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Do plastic straws make the difference? – Our plastic world

You must have surely heard something about plastic straws being recently banned in different parts of the world. The whole city of Paris will progressively remove plastic straws in all its municipal establishments from September on. Some U.S. cities (Seattle, San Francisco) have also passed some laws about it, and every time more companies are taking action to reduce straws and other single-use plastic utensils.

Why all this attention to plastic straws? How have they become the spotlight of all social media? I first thought that stop using my beloved straws once in a while would not make a real difference. I changed my mind when I learned that plastic straws represent 4% of all waste found in the sea. It is not about taking a radical approach to the issue, but rather a conscious one.

Plastic straws, still plastic

The focus on plastic straws began in 2015, when a video of a small turtle with a plastic straw stuck on its nose became viral. The video is certainly heart-breaking (the animal suffers when they try to get the waste away from its body), but for me, the cause of it is even more heartbreaking.

We have a plastic problem. A million plastic bottles are bought around the world every minute. A trillion plastic bags are used worldwide every year. World plastic production has increased exponentially from 2.3 million tons in 1950 to 162 million in 1993 to 448 million tons by 2015. How have we become so addicted?

Plastic really became an important element during WWII. The war demanded a great expansion of the plastic industry, but when the war ended, plastic companies needed to find alternative ways to outlast, and from the mid-century, plastics started to be mass-produced. Due to its malleability, the substance could be moulded in every kind of shape; unbreakable, water-resistant, this became the ultimate convenience material for making everything, from medical equipment to clothing. The synthetic material brought improvements in hygiene and enabled the distribution of clean food and water. However, few considered the consequences of plastic’s longevity.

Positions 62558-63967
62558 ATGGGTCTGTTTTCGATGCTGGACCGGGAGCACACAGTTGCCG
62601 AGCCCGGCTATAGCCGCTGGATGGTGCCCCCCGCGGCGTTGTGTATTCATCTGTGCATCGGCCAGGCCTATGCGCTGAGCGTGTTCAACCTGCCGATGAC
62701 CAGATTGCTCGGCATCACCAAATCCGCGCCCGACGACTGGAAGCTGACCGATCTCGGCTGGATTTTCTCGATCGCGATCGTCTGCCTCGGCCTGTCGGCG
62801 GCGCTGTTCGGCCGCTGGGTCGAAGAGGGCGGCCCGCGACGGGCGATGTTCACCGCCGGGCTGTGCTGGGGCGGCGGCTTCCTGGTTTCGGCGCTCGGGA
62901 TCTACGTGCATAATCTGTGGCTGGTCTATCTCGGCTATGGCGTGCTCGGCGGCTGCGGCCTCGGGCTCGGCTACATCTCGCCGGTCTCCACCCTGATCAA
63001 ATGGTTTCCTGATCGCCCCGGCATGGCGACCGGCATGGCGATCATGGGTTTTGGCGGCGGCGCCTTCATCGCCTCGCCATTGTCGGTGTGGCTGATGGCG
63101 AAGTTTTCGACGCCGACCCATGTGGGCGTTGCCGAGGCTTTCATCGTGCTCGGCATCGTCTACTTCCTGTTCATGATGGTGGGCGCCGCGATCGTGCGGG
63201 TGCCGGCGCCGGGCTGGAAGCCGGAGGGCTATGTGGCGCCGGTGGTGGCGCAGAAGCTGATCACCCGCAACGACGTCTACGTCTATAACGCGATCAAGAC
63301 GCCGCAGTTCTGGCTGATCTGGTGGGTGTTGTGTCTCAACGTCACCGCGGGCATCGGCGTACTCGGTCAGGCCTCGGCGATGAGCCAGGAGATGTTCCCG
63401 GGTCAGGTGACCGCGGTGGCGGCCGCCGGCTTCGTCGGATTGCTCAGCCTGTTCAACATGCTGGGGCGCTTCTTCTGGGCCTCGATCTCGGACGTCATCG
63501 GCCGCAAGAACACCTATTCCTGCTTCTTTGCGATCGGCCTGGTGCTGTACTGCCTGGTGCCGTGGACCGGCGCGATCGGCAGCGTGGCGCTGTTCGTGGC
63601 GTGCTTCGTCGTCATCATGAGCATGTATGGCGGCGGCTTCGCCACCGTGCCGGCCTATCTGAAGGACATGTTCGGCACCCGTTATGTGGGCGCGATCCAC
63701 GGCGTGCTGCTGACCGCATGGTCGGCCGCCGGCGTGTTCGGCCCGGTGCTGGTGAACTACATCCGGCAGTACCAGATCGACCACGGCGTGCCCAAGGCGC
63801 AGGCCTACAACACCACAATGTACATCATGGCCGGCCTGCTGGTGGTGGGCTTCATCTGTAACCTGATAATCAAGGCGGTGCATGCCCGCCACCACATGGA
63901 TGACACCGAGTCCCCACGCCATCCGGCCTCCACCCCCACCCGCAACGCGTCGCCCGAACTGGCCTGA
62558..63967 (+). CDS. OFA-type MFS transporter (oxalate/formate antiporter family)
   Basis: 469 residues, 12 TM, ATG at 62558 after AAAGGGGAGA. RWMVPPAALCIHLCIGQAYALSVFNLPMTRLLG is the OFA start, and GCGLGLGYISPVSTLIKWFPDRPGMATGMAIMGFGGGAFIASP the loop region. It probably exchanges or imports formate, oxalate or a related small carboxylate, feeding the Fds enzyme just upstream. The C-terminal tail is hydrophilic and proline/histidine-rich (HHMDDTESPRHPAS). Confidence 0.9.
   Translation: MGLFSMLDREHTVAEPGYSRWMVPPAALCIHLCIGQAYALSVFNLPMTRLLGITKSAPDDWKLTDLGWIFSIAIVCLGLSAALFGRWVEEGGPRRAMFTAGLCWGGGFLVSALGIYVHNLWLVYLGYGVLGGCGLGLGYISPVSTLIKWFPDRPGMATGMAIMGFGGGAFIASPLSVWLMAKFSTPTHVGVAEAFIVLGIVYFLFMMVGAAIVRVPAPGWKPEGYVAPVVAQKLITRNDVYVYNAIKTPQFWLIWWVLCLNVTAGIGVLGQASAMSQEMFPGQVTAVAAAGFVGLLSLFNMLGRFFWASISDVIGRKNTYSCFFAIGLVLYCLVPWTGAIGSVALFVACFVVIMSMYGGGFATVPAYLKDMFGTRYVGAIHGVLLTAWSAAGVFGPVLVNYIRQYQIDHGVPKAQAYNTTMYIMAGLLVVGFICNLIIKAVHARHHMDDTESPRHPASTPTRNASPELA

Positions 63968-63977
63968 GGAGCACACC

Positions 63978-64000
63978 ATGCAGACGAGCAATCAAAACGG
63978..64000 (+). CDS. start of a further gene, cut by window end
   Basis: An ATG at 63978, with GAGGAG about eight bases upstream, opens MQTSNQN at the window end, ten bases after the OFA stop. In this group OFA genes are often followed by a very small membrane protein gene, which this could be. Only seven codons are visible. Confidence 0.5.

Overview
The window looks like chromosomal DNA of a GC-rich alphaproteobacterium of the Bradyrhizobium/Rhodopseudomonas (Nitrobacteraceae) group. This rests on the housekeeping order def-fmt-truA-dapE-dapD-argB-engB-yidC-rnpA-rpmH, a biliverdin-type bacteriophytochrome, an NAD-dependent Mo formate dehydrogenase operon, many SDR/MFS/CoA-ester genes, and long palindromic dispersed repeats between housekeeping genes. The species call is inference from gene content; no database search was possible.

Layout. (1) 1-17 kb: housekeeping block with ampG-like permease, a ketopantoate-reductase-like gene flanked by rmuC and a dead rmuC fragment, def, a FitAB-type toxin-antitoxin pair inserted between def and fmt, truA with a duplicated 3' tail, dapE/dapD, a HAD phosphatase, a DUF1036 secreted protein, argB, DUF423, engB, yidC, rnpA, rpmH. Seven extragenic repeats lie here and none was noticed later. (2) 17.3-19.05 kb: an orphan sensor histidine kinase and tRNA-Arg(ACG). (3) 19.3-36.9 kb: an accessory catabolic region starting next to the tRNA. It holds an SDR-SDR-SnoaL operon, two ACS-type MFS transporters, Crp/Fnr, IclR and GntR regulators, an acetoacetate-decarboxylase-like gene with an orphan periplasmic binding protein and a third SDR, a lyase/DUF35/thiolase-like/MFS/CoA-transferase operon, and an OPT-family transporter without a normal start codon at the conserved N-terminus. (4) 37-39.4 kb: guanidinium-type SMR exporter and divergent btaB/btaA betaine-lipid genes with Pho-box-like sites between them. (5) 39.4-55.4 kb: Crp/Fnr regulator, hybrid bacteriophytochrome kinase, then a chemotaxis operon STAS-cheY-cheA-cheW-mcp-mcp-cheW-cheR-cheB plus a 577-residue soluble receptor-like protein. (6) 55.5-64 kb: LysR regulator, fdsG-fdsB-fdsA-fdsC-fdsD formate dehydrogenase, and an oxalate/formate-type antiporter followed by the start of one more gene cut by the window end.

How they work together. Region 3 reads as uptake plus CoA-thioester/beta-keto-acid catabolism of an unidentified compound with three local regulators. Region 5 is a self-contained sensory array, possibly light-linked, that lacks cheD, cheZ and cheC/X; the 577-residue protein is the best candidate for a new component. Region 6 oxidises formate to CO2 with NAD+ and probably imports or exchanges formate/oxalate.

It is unclear how long it takes for plastic to completely biodegrade into its constituent molecules, but estimates range from 450 years to never. In addition, about 8 percent of the world’s oil production is used to make plastic. Bear in mind: ocean plastic is not as complicated as climate change. It is not a problem where we don’t know what the solution is. There are ways to pick up, dispose and recycle the plastic waste. Instead, it is a matter of building the necessary institutions and systems.

From the 8.3 billion tons of plastic that have been produced since the 1950’s, only 9% is recycled and 12% incinerated nowadays. The rest, most of the times accumulates in landfills or ends up in the oceans, where they are ingested by the sea fauna, or build up in the form of islands, like the Great Pacific Garbage Patch. Some countries, like the U.S. and China have some plastic trade agreement (where the U.S. sends part of its plastic waste to feed China’s industrial boom), but these are declining with time.

But again, why straws? In 2017, an international coastal clean-up collected 643,000 plastic straws in beaches all over the world. In fact, according to the association Ocean Conservancy, this element is the 10th waste element most found in the sea. The plastics that our straws are made from might be in theory recyclable, but most aren’t. Due to its small size and lightweight, these elements often cannot be captured by modern recycling equipment, and instead they end up dumped in landfills.

Reducing our use of plastic straws won’t solve our whole plastic problem, but as always, it is a good way to start. There are certainly many other ways to approach the issue, and many other harmful actions that should be treated soon. But, if saying “no” to these straws will reduce the amount of plastic accumulated in our coasts, then why not?

It is not that easy. Sometimes it might be difficult to find the best alternatives to plastic, and legislation progresses slowly. If we get some of the major brands, namely Starbucks, McDonald’s, Coca Cola, to take ownership of their contribution to the plastic problem and alter their business practices, they can be leaders in the matter and truly make a change. Nevertheless, we, as individuals and as consumers, should try to reduce our own plastic consumption in order create an incentive for these companies to change with us.


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